TG guitar Brian Kelley

Recently, after watching this section section of Ulph Andersson killing shit backed by his own band, I got thinking about other skaters who's sections have been set to music fully or partially created by themselves. Music choice can make or break a section and, while some skateboarders have a major part in choosing what song they skate too, others leave this side of things to the vagaries of chance and editors' tastes. I've always liked seeing people skate to music they have created, both are deeply imprinted with personality and give an idea of the character in question. Not only that, it is always good to see people with interests outside of the four wheeled plank making good in different areas! Here are a few of our favourite skateboarding musos to shred to their own musical output.

Above photo: Brian Kelley

Tommy Guerrero's laid back latin/blues guitar playing perfectly compliments his steez overload filmed around the hills of SF and a backyard miniramp - not the first or the last time he would skate to one of his own songs (in this case 'Black Sheep Blues'), his personality is so intertwined with how the two respectively look and sound that the connection is seamless. That's not to say that the various other sections his music has been a part of seem clunky, with his heavy involvement with Real and Deluxe seeing everyone from the Gonz to Matt Field to Ishod Wair killing it to his jams.

Another skateboarder who has skated to his own music on more than one occasion, Matt Rodriguez's section in The Other Ones is scored not only by him but by Tommy G as well - dub and ditches is a winning combination.

If you've never seen his closing part in the 2005 I-Path promo, you're blowing it...

Pat and Henry do it for SF in this 2002 section for Gold Wheels Got Gold, putting together a strange hybrid of skate section and music video. Pier 7 tech madness and dope beats in the supermarket bring this one together!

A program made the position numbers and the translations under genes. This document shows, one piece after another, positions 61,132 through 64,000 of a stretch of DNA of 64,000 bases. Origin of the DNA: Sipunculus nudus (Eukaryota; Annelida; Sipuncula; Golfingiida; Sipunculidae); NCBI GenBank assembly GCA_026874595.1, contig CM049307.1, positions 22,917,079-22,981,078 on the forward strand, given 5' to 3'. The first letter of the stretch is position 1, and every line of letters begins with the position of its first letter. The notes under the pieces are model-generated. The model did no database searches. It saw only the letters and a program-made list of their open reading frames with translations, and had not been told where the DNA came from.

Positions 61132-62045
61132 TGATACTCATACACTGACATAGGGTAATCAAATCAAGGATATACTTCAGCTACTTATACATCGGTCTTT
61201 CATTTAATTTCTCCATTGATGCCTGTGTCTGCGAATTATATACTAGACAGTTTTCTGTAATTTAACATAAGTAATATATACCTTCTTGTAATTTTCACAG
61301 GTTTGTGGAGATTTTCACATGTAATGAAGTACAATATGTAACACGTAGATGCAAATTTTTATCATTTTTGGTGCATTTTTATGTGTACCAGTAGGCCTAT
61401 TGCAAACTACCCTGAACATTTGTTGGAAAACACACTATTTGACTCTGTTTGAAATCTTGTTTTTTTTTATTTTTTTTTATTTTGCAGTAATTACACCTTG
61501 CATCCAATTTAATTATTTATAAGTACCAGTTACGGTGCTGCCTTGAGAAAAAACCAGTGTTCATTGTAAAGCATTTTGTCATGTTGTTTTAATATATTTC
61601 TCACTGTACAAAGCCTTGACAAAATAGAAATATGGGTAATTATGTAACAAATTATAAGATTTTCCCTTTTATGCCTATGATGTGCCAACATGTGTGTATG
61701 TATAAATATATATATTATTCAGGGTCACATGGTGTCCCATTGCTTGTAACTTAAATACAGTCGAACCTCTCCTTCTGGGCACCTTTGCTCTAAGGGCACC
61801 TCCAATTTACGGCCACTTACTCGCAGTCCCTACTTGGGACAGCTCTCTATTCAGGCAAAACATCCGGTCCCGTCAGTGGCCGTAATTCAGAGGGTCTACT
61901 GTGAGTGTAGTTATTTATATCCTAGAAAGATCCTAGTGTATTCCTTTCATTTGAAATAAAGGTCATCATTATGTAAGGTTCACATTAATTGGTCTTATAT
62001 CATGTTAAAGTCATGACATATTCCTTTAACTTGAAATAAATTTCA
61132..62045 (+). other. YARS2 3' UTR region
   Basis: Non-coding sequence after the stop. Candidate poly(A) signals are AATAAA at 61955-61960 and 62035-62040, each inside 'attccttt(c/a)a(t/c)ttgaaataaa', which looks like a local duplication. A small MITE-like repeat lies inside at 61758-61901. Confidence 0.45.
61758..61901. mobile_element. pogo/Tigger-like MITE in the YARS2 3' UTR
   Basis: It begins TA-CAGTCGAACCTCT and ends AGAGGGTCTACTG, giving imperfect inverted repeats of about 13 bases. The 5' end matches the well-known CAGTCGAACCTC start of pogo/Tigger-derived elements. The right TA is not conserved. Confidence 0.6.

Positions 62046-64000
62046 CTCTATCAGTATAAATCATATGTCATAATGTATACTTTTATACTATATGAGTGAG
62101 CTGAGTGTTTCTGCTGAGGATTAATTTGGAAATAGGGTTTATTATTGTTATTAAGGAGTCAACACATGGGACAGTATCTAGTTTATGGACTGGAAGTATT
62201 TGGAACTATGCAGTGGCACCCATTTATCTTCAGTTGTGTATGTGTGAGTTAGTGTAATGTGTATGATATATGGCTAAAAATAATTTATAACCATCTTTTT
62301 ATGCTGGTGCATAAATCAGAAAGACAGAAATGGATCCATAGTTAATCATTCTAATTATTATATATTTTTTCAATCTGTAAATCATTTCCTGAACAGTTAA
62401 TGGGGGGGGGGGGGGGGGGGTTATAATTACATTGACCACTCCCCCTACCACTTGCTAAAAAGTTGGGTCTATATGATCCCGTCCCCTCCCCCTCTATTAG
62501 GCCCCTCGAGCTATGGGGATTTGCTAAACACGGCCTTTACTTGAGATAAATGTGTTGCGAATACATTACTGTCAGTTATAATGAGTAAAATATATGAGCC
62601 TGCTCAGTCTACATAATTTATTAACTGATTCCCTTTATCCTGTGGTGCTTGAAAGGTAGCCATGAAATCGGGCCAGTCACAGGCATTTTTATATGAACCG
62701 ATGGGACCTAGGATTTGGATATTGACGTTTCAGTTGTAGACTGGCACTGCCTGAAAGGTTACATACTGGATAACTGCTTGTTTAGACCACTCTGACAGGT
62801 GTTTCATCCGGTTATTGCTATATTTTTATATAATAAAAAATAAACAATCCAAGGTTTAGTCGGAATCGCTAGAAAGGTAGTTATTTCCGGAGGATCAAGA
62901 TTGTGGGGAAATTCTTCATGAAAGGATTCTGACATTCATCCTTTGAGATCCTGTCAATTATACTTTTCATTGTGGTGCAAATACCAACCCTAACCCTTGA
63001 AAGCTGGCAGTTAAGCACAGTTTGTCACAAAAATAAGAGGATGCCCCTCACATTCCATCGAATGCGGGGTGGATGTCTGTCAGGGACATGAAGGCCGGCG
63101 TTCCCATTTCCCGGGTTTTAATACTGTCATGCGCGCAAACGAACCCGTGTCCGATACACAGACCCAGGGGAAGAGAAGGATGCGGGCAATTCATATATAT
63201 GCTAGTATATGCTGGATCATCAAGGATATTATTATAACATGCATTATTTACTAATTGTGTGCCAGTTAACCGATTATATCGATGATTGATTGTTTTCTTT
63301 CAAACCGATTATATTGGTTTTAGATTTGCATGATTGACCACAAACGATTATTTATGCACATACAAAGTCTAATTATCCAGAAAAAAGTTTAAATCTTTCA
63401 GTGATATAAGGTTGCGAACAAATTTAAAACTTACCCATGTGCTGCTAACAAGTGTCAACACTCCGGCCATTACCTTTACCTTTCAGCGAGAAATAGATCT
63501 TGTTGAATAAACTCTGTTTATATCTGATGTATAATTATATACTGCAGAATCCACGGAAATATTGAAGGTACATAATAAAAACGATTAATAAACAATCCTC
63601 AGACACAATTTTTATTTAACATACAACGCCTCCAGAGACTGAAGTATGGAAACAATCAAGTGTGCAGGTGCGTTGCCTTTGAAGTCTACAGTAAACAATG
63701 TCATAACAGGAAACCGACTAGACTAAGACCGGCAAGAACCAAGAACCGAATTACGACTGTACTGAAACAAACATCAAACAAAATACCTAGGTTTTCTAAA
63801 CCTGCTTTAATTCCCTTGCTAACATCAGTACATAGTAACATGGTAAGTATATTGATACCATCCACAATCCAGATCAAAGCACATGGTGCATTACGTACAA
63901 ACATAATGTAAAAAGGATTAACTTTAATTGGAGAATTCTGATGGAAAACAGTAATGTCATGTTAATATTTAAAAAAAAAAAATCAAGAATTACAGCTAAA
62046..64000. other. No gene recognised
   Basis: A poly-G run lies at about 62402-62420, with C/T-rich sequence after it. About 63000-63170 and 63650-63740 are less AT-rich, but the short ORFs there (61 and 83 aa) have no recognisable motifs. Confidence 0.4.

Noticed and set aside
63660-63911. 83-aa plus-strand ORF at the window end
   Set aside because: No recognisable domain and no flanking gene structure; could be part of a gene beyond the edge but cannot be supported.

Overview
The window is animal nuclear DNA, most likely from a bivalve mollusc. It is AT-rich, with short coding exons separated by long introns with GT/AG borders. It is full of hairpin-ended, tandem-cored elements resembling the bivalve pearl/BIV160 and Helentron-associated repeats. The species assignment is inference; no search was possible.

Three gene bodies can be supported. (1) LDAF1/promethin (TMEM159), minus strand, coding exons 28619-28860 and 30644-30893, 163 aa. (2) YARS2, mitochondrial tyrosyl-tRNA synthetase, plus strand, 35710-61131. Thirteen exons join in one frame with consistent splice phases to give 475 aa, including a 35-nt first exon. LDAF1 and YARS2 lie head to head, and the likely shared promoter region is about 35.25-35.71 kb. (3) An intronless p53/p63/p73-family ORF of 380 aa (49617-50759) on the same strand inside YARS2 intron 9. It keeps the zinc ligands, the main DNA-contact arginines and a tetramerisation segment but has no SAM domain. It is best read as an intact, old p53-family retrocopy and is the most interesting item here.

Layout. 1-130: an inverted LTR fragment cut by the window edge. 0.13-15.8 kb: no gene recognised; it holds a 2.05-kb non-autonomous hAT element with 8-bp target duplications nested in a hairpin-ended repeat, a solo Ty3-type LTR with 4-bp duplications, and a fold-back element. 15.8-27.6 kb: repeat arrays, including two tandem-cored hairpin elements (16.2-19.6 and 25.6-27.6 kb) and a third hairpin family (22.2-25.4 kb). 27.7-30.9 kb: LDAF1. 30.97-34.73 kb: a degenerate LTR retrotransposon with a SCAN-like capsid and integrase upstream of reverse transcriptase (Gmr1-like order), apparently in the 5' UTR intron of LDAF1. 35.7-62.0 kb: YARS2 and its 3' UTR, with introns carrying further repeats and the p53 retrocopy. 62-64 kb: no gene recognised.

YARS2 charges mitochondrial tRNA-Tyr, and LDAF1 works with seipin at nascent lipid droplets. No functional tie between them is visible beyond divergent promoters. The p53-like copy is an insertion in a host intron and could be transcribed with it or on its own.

One foot inverts with his knee touching the board, fastplant to airwalks, the Mertzplant - Rob Mertz was pretty much inventing tricks as he went along and it was fucking exciting to watch. He also decided to score the first half of his section in Zorlac's Zero Hero with himself playing a very distorted guitar lick in his bedroom...

One of the first to connect skateboarding and punk rock in the 70s, Duane Peters' section for the second Black Label video sees him hit Bellmar's Bowl with signature layback and invert tricks set to the Duane Peter's and the Hunns' instrumental 'Hunns Anthem'.

Tweaking grabs and shredding the streets in front of the camera, Quim Cardona also created the dubbed out electronic beats which accompany.

Josh Harmony talks music and trucks in between bouts of cruising around a ridiculously fun looking concrete park.

"When you fuck with Baker, that's what you GET!"

While this doesn't fall strictly under the banner of 'skating to your own music', Chris Gentry has a trick in the closing vert/pool montage in Big Brother's Crap and also provides the soundtrack to a video which also includes his then wife dancing awkwardly for the camera. Here's an internet edit of him actually skating to his own music on a bowled out miniramp set up.

In between hunting down, draining, skating and doing press ups next to hundreds of backyard pools, Salba has always seemed to find some time to play in a band. The first track in his classic section in Santa Cruz's Wheels of Fire is one of his, during his time playing in Screaming Lord Salba and the Blue Flames.

Chris Oliver is a prolific maker of beats when not being generally gnarly on a skateboard, and in 2006's 'Alaiole' the two were combined in this banging section.

Street skateboarding OG and no comply master Ray Barbee has been playing guitar for a long time, and his song 'Powerlines' scores his section in his Profiles for 411VM Issue 11. While the attempts to cut in clips of the song being recorded in the studio into the skating are, shall we say, rough, the song itself compliments his unmistakeably smooth but powerful style perfectly.